• Everything's Better with Dinosaurs: Caprona, aka Caspak, the Land That Time Forgot.
  • Evolutionary Levels: In Caprona, each individual begins as a tadpole-like creature and slowly evolves over its lifetime until it reaches its proper niche where it stops. The one exception are the humans at the peak of this ladder, some of whom have reproduced the normal way.
  • Frazetta Man: The lower ranks of the Capronan Human Subspecies are distinctive examples of that pulp-borne category of ape-men.
  • Human Subspecies: Caprona is home to seven different strains of humanity, consisting of a sextet that embody the Evolutionary Levels from Frazetta Man to modern human, and a parasitic ofshoot race.
    • The Alu are the bottom tier of the human ladder on Caprona; a small and feral race of bipedal, non-brachiating primates with no verbal language and no grasp of technology.
    • The Bo-lu are more advanced than the Alu, having grasped at least the basic concept of using clubs. Their womenfolk no longer have hairy faces, although the rest of their bodies are still covered in fur.
    • The Sto-lu are mostly Neanderthal-like, but slightly more primitive, with a distinctly ape-like arm-length. They have mastered fire and primitive stone tools, favoring the use of stone hatchets, and speak a language of single-syllable words.
    • The Band-lu resemble Cro-magnons, and have mastered a language of two-syllable words.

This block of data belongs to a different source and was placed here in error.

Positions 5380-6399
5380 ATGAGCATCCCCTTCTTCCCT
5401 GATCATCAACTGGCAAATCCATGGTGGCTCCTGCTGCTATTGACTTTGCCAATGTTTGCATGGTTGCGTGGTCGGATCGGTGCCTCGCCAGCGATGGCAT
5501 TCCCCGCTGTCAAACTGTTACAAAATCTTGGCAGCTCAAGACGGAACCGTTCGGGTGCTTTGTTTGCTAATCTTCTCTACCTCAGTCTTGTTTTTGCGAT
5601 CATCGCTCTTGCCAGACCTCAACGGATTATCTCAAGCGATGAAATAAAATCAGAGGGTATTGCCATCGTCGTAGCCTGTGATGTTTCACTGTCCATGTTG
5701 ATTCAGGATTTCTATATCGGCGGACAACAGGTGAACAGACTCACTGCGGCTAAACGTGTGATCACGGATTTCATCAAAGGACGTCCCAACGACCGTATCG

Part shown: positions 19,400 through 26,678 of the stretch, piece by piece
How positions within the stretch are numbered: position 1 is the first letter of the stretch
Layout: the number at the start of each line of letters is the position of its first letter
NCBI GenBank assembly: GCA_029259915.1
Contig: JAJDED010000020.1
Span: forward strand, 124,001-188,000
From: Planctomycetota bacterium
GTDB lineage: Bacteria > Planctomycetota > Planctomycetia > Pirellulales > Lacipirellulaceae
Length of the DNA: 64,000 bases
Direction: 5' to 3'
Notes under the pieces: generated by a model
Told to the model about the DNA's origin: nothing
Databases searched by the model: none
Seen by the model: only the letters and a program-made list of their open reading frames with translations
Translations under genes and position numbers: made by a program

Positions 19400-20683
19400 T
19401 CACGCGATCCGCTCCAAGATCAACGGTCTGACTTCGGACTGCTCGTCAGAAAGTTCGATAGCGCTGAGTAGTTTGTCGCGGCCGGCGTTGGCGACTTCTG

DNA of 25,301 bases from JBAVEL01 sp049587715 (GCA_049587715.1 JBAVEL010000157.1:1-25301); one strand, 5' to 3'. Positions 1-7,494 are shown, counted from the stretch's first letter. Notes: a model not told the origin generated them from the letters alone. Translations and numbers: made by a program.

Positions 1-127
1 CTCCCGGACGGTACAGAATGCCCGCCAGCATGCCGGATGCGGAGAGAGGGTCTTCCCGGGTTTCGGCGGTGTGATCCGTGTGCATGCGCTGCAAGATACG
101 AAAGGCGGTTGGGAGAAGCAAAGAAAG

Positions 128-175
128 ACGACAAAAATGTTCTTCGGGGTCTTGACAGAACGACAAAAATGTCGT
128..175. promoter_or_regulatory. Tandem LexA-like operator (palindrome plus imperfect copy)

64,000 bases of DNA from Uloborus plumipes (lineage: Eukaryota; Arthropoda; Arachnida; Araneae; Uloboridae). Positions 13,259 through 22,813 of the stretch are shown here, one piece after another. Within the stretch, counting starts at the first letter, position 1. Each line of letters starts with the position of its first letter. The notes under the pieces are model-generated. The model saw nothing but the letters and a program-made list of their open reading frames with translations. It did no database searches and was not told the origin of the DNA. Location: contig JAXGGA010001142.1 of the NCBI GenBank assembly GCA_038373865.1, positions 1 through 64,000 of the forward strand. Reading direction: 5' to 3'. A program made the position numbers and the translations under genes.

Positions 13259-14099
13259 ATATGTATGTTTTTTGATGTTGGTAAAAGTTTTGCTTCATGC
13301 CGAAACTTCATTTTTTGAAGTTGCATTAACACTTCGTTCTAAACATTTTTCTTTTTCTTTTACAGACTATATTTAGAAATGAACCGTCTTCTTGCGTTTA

• The Kro-lu are a higher breed than the Band-lu, having progressed to an agrarian lifestyle. They are also known as the Bow People, for they have learned the art of ranged weapons.
    • The Galu are the most advanced race on Caprona, physically resembling modern-day humans and with a Bronze Age level of technology.
    • The Wieroo are a parasitic species of monstrous bat-winged flying men with Psychic Powers. A One-Gender Race consisting entirely of males, they reproduce by abducting Galu women and keeping them as sex slaves.
  • I Choose to Stay: Tom Billings at the end of The People That Time Forgot.
  • I'm a Humanitarian: Co-Tan's brother An-Tak, who has been imprisoned by the Wieroos for so long that he has become an insane cannibal and tries to eat Bradley.
  • Prehistoric Monster: Many of the creatures found on Caspak, including a Tyrannosaurus depicted as an armor-plated dragon that eats its victims with its three-fingered hands.
  • Spell My Name with an S: Beyond a tendency to confuse the terms Caprona and Caspak, which in-universe are different language names for the same locale, the fandom often gets muddled over the naming system of the land's Human Sub Species. Do all of the races have a "two words conjoined by a hyphen" structure, none of them, or some of them? Are the evil winged people the Wieroo, with an I before E, or the Weiroo, with an E before I? You'll find different people using different variants of these names.
  • The Von Trope Family: Baron Friedrich von Schoenvorts is a sadistic autocrat.

Alternative Title(s): The People That Time Forgot, Out Of Times Abyss